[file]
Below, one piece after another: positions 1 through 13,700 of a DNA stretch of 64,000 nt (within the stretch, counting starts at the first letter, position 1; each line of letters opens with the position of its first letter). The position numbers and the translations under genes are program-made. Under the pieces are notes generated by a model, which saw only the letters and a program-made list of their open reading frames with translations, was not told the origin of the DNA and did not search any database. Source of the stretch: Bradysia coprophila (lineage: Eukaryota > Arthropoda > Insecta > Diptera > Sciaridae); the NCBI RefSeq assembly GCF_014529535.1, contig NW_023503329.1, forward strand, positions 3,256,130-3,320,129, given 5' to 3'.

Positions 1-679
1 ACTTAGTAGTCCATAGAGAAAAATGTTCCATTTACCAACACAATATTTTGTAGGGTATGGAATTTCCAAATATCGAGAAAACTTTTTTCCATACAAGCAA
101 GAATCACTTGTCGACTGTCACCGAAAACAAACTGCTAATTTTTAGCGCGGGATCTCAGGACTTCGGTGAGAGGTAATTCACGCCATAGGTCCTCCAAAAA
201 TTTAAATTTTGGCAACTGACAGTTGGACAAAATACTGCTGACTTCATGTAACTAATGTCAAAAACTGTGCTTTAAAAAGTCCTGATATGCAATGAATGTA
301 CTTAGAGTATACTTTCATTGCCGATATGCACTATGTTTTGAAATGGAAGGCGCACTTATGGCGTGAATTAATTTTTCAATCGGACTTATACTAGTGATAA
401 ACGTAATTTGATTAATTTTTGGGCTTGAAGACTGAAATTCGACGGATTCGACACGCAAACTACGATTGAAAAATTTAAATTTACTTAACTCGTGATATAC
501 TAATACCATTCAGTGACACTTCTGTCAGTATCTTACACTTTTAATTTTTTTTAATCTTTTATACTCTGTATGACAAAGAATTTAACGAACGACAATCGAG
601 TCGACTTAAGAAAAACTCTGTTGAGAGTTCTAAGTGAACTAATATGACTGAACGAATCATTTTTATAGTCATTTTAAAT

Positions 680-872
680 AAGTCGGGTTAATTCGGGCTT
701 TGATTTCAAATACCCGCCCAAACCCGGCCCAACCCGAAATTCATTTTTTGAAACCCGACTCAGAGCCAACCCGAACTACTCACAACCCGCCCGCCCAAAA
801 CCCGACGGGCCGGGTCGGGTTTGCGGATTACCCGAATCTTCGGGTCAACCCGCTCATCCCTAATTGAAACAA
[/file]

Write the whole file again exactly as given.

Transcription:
Below, one piece after another: positions 1 through 13,700 of a DNA stretch of 64,000 nt (within the stretch, counting starts at the first letter, position 1; each line of letters opens with the position of its first letter). The position numbers and the translations under genes are program-made. Under the pieces are notes generated by a model, which saw only the letters and a program-made list of their open reading frames with translations, was not told the origin of the DNA and did not search any database. Source of the stretch: Bradysia coprophila (lineage: Eukaryota > Arthropoda > Insecta > Diptera > Sciaridae); the NCBI RefSeq assembly GCF_014529535.1, contig NW_023503329.1, forward strand, positions 3,256,130-3,320,129, given 5' to 3'.

Positions 1-679
1 ACTTAGTAGTCCATAGAGAAAAATGTTCCATTTACCAACACAATATTTTGTAGGGTATGGAATTTCCAAATATCGAGAAAACTTTTTTCCATACAAGCAA
101 GAATCACTTGTCGACTGTCACCGAAAACAAACTGCTAATTTTTAGCGCGGGATCTCAGGACTTCGGTGAGAGGTAATTCACGCCATAGGTCCTCCAAAAA
201 TTTAAATTTTGGCAACTGACAGTTGGACAAAATACTGCTGACTTCATGTAACTAATGTCAAAAACTGTGCTTTAAAAAGTCCTGATATGCAATGAATGTA
301 CTTAGAGTATACTTTCATTGCCGATATGCACTATGTTTTGAAATGGAAGGCGCACTTATGGCGTGAATTAATTTTTCAATCGGACTTATACTAGTGATAA
401 ACGTAATTTGATTAATTTTTGGGCTTGAAGACTGAAATTCGACGGATTCGACACGCAAACTACGATTGAAAAATTTAAATTTACTTAACTCGTGATATAC
501 TAATACCATTCAGTGACACTTCTGTCAGTATCTTACACTTTTAATTTTTTTTAATCTTTTATACTCTGTATGACAAAGAATTTAACGAACGACAATCGAG
601 TCGACTTAAGAAAAACTCTGTTGAGAGTTCTAAGTGAACTAATATGACTGAACGAATCATTTTTATAGTCATTTTAAAT

Positions 680-872
680 AAGTCGGGTTAATTCGGGCTT
701 TGATTTCAAATACCCGCCCAAACCCGGCCCAACCCGAAATTCATTTTTTGAAACCCGACTCAGAGCCAACCCGAACTACTCACAACCCGCCCGCCCAAAA
801 CCCGACGGGCCGGGTCGGGTTTGCGGATTACCCGAATCTTCGGGTCAACCCGCTCATCCCTAATTGAAACAA